DOJ rules on housing

The U.S. Department of Justice (DOJ) has found the city of Anoka discriminated against people with disabilities using its “crime-free” housing […]

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By KSTP TV
Published December 01, 2023

The U.S. Department of Justice (DOJ) has found the city of Anoka discriminated against people with disabilities using its “crime-free” housing ordinance. 

The findings, detailed in a letter sent in November to the city attorney, allege the city violated the Americans with Disabilities Act (ADA) and the Fair Housing Act when it denied renters with mental health disabilities access to emergency services and disclosed detailed, personal information on individuals with mental health issues. 

Anoka City Attorney Scott Baumgartner declined to comment on the findings but indicated that he was scheduling a meeting for the City Council to review the letter. 

The federal investigation found that the city “discouraged and prevented” renters with mental health disabilities from calling for help, and that tenants refrained from calling for emergency and medical services out of fear they would lose their housing. 

The department received multiple complaints from individuals with mental health disabilities who experienced this treatment, along with landlords who told investigators they felt pressured to evict renters. 

Sue Abderholden, executive director of NAMI-MN, called the findings “appalling.”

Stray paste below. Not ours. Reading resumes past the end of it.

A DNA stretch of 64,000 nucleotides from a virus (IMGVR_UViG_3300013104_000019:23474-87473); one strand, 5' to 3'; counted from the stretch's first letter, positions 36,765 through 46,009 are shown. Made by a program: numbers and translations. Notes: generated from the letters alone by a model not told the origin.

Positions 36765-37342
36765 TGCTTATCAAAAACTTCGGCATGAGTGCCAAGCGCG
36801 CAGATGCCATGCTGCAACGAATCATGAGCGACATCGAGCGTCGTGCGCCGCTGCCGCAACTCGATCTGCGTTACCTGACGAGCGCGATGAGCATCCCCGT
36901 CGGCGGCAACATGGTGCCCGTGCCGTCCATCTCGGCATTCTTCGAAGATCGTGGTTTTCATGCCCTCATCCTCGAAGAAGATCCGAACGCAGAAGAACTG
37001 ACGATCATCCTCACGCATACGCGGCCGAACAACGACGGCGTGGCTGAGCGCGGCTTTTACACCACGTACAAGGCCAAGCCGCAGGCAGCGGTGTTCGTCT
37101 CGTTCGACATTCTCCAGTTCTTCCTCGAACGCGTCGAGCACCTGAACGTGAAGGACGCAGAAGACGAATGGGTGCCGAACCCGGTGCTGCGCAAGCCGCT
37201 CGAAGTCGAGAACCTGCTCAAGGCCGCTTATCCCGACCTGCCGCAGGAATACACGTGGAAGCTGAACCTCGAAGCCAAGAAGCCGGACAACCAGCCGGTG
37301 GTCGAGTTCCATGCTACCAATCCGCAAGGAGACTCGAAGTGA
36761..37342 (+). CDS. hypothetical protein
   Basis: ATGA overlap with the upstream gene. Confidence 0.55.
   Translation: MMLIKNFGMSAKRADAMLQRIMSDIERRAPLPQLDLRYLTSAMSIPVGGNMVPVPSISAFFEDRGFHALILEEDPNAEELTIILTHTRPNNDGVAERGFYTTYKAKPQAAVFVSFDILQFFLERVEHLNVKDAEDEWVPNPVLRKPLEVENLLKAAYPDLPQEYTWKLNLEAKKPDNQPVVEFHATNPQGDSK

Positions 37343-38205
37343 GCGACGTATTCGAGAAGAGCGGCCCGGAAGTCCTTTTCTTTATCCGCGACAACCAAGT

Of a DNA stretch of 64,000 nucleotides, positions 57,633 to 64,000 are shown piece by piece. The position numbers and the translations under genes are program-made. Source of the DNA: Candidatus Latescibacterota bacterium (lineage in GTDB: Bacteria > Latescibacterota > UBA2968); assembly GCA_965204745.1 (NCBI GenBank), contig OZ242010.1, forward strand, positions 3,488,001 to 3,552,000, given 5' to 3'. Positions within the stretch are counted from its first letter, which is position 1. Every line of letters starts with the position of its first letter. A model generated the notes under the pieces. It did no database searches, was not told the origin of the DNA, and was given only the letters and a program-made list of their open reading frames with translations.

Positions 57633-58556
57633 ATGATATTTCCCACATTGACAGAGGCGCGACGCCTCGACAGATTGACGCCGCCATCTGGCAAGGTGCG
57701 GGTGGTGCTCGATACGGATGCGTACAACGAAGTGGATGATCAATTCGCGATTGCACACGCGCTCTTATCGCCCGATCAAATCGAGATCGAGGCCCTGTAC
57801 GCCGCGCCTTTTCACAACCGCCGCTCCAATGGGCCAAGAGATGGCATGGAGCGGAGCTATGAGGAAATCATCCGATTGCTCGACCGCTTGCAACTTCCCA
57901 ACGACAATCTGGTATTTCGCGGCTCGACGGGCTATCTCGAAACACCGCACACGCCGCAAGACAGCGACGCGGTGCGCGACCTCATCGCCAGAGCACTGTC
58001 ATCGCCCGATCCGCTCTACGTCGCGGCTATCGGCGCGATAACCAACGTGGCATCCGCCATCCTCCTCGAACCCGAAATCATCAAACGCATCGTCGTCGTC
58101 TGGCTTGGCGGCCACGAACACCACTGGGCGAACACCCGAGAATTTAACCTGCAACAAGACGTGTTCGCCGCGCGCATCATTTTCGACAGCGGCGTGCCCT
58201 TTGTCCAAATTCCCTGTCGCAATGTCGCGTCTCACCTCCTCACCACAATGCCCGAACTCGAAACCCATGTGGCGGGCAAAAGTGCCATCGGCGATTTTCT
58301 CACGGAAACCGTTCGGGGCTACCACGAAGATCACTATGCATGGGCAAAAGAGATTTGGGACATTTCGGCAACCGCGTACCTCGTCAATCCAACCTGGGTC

“It doesn’t make any sense to me at all,” she said of the city’s policy. 

Under Anoka’s rental licensing and crime-free housing ordinance, tenants who have three “nuisance police calls for service” within a year risk being evicted by their landlord. The landlords also risked losing their rental license if they didn’t take action against their tenants. 

For nearly six years, the city sent weekly reports to landlords detailing those calls for service to rental properties. The DOJ found that in at least 780 of those cases, the reports revealed confidential medical information like diagnoses and medications. The reports even shared details of individuals’ suicide attempts. 

In one case, according to the findings, a woman who ran several assisted living facilities that serve people with disabilities reported that the city pressured her to “evict one her residents with schizophrenia and other mental health disabilities” because the tenant often called police when she was experiencing delusions. 

The provider refused to evict the tenant, but advised her staff to refrain from calling for emergency services. 

The city also disproportionately used the ordinance, according to the feds. Investigators found instances where the city did not penalize individuals who repeatedly called police, but who did not exhibit or disclose mental health issues. 

Scrutiny over the use of crime-free housing ordinances in Minnesota has been growing for years. 
Eric Hauge, executive director of tenant advocacy organization HOME Line, said it’s significant to have the federal government find that Anoka’s use of the crime-free ordinance is discriminatory. Hauge said they often hear from tenants who live in other cities who experience similar treatment. 

(Source: KSTP-TV)

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